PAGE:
Two of the biggest blockbusters of 2017 were Wonder Woman and Star Wars: The Last Jedi – and it seems Patty Jenkins’ and Rian Johnson’s films are a lot more similar than they initially appear. Both tentpoles told stories about being hopeful and optimistic in the face of oppression and unending struggle; using war as a backdrop, they depict the desperation and fearlessness required to maintain one’s sense of good in dark situations, and the camaraderie that comes from fighting alongside like-minded individuals.

And, contextually, they’re both films that, in one way or another, went against perceived expectation, one becoming a legitimate cultural milestone for the industry, the other causing a meltdown within its greater fandom. And within these broad similarities are a set of contrasting differences that each make the journeys they contain fascinating to compare and all the more satisfying in their conclusions.

Rey and Diana’s Arcs Are Both About Picking A Side

Star Wars and DC Are Fighting An Unending Battle

Rey and Diana’s Arcs Are Both About Picking A Side

Rey and Luke Skywalker on Ahch To Star Wars: The Last Jedi And Wonder Woman Are The Same Movie

A core part of Rey and Diana’s arcs is reconciling their place in the history and lineage they come from. Diana is the princess of Themyscira, a mythical island hidden from the rest of the world, and at the beginning of The Last Jedi, Rey has traveled to one of the most remote parts of the galaxy to see Luke Skywalker. Finding out about the ongoing World War I from the stranded Steve Trevor, Diana leaves her island home to kill the God of war, Ares, whom she believes to be responsible for all worldwide conflict. Rey, on the other hand, spends much of her film trying to convince a resentful Luke to rejoin the effort against the dark side and its forces, or at the very least to teach her about the force.

Related: 2017 Was a Great Year for Women in Hollywood

The two grew up entrenched within a nigh-inescapable legacy. For much of her life, Rey lived in and around the wreckage of a Rebel vs. Empire showdown. She’s figuratively a Star Wars fan, dreaming of what those battles might’ve been like to fight in while pondering the stories of Luke and the Jedi and the Sith. To her, the war that gripped the Original Trilogy was something that she could only imagine until The Force Awakens shoves her into a new conflict, one drawing from the same historical principles was the one she’s spent so long hearing about. Diana is literal royalty from a peaceful, self-sufficient fantasy island. She never had any reason to question what was beyond Themyscira until she heard the news of worldwide turmoil and decided she wanted to help, a desire she faces alone (albeit accompanied with the very human Trevor) because her island home would rather stay neutral.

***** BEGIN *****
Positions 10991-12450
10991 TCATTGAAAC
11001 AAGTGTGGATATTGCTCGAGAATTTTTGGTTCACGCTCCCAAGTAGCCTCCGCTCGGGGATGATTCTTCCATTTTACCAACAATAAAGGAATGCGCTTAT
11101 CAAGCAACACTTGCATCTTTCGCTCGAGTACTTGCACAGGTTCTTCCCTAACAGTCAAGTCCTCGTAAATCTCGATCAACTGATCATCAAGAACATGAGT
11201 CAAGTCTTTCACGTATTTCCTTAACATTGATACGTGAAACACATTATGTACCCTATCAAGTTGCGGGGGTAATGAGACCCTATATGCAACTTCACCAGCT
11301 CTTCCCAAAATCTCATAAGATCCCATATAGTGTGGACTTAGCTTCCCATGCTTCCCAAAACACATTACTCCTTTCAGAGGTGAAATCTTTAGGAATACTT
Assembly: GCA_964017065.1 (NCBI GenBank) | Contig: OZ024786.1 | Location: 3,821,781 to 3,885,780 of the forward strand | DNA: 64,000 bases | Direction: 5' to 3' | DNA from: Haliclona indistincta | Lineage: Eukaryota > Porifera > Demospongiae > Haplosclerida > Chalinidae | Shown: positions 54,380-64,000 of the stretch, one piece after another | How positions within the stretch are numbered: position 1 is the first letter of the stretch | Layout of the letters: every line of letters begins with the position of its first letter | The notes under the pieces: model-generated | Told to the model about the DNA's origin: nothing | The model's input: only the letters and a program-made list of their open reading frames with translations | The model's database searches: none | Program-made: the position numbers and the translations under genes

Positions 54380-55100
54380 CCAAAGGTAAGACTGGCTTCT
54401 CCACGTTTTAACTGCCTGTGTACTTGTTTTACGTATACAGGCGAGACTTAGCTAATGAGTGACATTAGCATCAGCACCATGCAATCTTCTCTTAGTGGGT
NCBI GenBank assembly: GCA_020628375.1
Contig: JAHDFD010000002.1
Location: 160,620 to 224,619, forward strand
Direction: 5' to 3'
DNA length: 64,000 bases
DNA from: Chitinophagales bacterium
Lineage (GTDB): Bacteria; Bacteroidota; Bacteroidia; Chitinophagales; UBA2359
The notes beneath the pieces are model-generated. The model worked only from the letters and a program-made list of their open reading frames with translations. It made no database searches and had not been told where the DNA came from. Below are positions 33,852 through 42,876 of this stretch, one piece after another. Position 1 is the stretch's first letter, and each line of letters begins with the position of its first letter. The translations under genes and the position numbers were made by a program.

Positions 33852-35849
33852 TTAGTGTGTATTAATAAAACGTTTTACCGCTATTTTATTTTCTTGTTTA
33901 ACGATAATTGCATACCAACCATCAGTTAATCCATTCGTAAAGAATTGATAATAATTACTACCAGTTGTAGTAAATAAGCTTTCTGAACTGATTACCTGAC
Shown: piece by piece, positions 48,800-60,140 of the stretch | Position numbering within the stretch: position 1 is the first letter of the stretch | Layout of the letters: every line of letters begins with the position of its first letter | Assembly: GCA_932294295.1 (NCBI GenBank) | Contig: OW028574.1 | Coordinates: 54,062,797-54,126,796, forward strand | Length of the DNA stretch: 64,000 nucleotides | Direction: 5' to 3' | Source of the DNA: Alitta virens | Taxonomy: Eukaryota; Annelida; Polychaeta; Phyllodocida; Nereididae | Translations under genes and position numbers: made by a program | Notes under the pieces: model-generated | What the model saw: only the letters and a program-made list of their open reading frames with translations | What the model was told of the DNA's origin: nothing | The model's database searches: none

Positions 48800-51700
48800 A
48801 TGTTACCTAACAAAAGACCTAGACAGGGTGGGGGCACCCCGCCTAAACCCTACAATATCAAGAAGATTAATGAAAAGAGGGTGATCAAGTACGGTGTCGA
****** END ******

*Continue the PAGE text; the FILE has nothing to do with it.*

Chris Pine as Steve Trevor and Gal Gadot as Wonder Woman Star Wars: The Last Jedi And Wonder Woman Are The Same Movie

An integral part of each character’s journey is how they learn to take a lead for themselves. Rey finds Luke an older man who’s decided staying out of things is better for him and everybody else. She figured he’d be eager to and aid in cutting down the dark side again, instead he’s become an embittered recluse crippled by his own resentment at how he failed Kylo Ren as a mentor. Failing to convince Luke to come with her, she decides to try and forge a connection with Kylo, knowing that he was once good, an encounter that almost gets her killed before she ultimately decides what she really wants is to fight with the Resistance, leaving behind an evermore irate Ren. Meanwhile, having left the Amazons behind, Diana finds the battlefields of man filled with desperate stand-offs. Despite Steve’s protests, she chooses to break through the conflict herself, creating the iconic No Man’s Land scene in her onscreen inauguration as Wonder Woman.

Related: Kylo Ren Is A Better Villain Than Darth Vader

A fundamental building block of these films is developing agency in one’s moral core. Diana and Rey learn that in a climate of war, all decisions are a reflection of a person’s sense of right and wrong. Inaction is allowing someone else take control, and taking action means picking a side and living with itT, a rather large and daunting proposition in both cases. But it’s much more than this pair’s arcs.

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